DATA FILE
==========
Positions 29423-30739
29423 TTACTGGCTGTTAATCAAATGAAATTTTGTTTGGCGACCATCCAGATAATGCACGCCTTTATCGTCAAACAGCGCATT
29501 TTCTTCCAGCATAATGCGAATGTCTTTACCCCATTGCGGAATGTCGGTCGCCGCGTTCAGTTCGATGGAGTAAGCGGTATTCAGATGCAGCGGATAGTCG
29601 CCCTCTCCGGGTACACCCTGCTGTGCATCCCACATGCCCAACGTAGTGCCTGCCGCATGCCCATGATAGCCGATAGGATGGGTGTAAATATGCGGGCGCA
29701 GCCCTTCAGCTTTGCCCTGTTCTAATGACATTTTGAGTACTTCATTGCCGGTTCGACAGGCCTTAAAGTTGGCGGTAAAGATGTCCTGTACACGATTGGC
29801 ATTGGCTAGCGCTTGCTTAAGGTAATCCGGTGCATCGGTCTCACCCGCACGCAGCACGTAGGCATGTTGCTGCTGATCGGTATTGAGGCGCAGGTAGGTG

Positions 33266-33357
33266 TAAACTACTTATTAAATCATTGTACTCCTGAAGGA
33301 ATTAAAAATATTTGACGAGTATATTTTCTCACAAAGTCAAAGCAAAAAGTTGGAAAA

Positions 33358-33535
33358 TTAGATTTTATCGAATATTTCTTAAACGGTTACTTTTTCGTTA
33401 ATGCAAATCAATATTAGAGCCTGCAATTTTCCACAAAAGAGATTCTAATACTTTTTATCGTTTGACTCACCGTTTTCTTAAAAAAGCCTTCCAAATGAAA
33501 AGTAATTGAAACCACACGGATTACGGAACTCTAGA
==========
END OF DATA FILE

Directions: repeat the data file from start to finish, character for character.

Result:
Positions 29423-30739
29423 TTACTGGCTGTTAATCAAATGAAATTTTGTTTGGCGACCATCCAGATAATGCACGCCTTTATCGTCAAACAGCGCATT
29501 TTCTTCCAGCATAATGCGAATGTCTTTACCCCATTGCGGAATGTCGGTCGCCGCGTTCAGTTCGATGGAGTAAGCGGTATTCAGATGCAGCGGATAGTCG
29601 CCCTCTCCGGGTACACCCTGCTGTGCATCCCACATGCCCAACGTAGTGCCTGCCGCATGCCCATGATAGCCGATAGGATGGGTGTAAATATGCGGGCGCA
29701 GCCCTTCAGCTTTGCCCTGTTCTAATGACATTTTGAGTACTTCATTGCCGGTTCGACAGGCCTTAAAGTTGGCGGTAAAGATGTCCTGTACACGATTGGC
29801 ATTGGCTAGCGCTTGCTTAAGGTAATCCGGTGCATCGGTCTCACCCGCACGCAGCACGTAGGCATGTTGCTGCTGATCGGTATTGAGGCGCAGGTAGGTG

Positions 33266-33357
33266 TAAACTACTTATTAAATCATTGTACTCCTGAAGGA
33301 ATTAAAAATATTTGACGAGTATATTTTCTCACAAAGTCAAAGCAAAAAGTTGGAAAA

Positions 33358-33535
33358 TTAGATTTTATCGAATATTTCTTAAACGGTTACTTTTTCGTTA
33401 ATGCAAATCAATATTAGAGCCTGCAATTTTCCACAAAAGAGATTCTAATACTTTTTATCGTTTGACTCACCGTTTTCTTAAAAAAGCCTTCCAAATGAAA
33501 AGTAATTGAAACCACACGGATTACGGAACTCTAGA